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A little extra: Lipids and Health

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  • Authored by Sabrina Lazar - Cell Biology and Professional Writing '20

    Lipids are a class of macromolecules that are usually characterized by their numerous structural carbon-hydrogen bonds and their overall hydrophobicity. Though students just learning biology may typically think of lipids as large nonpolar blobs associated with diet and fat for energy storage, these hydrocarbons also play many other essential roles. Here we examine a role of lipids in physiologic functions of the human eye and nervous system.

    Polyunsaturated Fatty Acids (PUFAs) are characterized by long hydrocarbon chains, studded with double bonds and having a carboxylic acid group at one end. There are two subclasses under the PUFA umbrella: omega-3 and omega-6 fatty acids. The main distinction lies in the name; “3” and “6” denote the positions of the first double bond in the molecule, starting from the CH3 end. They are both Essential Fatty Acids (EFAs) which are are abundant and essential to the human brain and eyes, as well as in deep sea marine flora and microbes that are exposed to high pressure and low temperature conditions.

    Essential fatty acids are useful for signal-transduction cascades as substrates that bind to receptors that initiate downstream cellular signals to induce the desired effect. For example, omega-3 fatty acids have been known to act as anti-inflammatory agents, but the mechanism of action was largely unexplained. New advances have proposed one pathway showing that when omega-3 fatty acids bind to GPR120, a G-protein coupled receptor, the receptor can activate subsequent pathways leading to anti-inflammatory signaling within tissues. (To read more, read the paper here).

    DHA (docosahexaenoic acid) is important for visual development and retinal function. Humans cannot synthesize DHA, so it must be included in our diets. The highest DHA concentration in the human body is in the retina, the delicate membrane in the back of the eye that holds photoreceptors (rods and cones) and nerve endings. Low levels of this fatty acid in the retina has been associated with age-related macular degeneration and diabetic retinopathy.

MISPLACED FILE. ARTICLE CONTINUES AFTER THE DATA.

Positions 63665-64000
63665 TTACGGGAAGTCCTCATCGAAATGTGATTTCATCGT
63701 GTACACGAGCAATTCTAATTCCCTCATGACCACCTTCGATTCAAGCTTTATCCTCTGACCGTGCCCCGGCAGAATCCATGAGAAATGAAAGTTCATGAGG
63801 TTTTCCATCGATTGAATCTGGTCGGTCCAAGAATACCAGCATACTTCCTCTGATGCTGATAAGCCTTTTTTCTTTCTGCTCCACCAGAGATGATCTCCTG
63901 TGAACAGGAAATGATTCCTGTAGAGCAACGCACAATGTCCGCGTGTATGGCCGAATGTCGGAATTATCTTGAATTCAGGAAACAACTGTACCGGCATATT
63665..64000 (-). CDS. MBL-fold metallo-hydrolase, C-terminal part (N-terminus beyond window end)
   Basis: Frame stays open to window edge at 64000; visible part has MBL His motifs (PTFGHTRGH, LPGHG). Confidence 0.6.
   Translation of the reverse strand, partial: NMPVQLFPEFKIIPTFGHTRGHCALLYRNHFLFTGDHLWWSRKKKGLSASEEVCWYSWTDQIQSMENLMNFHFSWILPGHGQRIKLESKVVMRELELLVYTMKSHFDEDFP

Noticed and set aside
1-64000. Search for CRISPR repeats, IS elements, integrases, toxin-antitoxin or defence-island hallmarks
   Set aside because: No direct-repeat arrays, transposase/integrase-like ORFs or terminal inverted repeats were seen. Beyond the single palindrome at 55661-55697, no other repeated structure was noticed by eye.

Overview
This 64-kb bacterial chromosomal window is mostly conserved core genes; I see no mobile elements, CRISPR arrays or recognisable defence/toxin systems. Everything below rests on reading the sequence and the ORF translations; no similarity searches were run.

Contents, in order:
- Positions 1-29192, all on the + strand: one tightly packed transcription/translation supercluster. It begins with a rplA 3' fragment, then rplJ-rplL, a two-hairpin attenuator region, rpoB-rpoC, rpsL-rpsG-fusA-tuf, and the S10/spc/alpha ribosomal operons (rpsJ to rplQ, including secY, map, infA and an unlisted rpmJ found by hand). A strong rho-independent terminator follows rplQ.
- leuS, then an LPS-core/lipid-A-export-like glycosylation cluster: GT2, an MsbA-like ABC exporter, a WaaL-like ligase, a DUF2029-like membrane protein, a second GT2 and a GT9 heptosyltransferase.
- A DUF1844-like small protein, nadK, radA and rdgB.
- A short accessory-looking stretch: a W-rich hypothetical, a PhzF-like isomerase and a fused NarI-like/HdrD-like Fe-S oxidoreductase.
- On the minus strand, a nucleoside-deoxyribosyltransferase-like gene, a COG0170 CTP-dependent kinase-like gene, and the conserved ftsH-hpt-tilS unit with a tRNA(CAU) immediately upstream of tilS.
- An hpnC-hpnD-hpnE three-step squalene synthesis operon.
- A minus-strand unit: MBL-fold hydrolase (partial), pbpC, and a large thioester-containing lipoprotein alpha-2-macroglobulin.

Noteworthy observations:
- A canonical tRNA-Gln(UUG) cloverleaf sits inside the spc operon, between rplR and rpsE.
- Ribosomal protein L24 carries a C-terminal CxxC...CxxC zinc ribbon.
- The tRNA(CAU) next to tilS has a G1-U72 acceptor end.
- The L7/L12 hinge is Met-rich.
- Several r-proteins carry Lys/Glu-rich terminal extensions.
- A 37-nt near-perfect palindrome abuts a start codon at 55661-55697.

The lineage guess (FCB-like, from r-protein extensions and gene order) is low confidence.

Structure of docosahexaenoic acid (DHA)

    One of DHA’s many roles in the retina is promoting photoreceptor survival and development. In rats raised on a DHA-deficient diet, photoreceptor cell cultures began to initiate apoptosis after 7-12 days, but the addition of DHA at day 7 was able to rescue the photoreceptor cells and prevented their death (Rotstein et al.). This allows time for the photoreceptors to develop and undergo apical membrane differentiation, which elongates the cell.

    In neuronal tissue, DHA is involved in neurotransmitter carrier-mediated transport between synapses. One example takes place where the axon terminal converges onto the target cell. Since most neurotransmitters leave the neuron encased in vesicles, they must first travel, bind, and fuse to the correct target membrane. This specificity is mediated through proteins called SNAREs; the incoming vesicle has v-SNAREs, and the target membrane holds t-SNAREs, which entwine upon vesicle docking. DHA has been found to facilitate formation of this SNARE complex, which facilitates the fusion of neurotransmitter-carrying synaptic vesicles to the target cell. In this way, DHA plays an essential role in neuronal signaling. Read a review of DHA functions here.


    “Essential Fatty Acids”. American Optometric Association.

    “Office of Dietary Supplements - Omega-3 Fatty Acids.” NIH Office of Dietary Supplements, U.S. Department of Health and Human Services, 21 Nov. 2018,

    “Rhodopsin” Encyclopedia Britannica.

    “GPCR” - Nature Education.

    GPR120 Oh et al. Oh, Da Young, et al. "GPR120 is an omega-3 fatty acid receptor mediating potent anti-inflammatory and insulin-sensitizing effects." Cell 142.5 (2010): 687-698.

    “Apoptosis” - Khan Academy.

    Photoreceptor survival: Rotstein, Nora P., et al. "Docosahexaenoic acid is required for the survival of rat retinal photoreceptors in vitro." Journal of neurochemistry 66.5 (1996): 1851-1859.

    “Apical” -

    “SNAREs” - ScienceDirect.

    DHA function review : Tanaka, Kazuhiro, et al. "Effects of docosahexaenoic acid on neurotransmission." Biomolecules & therapeutics 20.2 (2012): 152.

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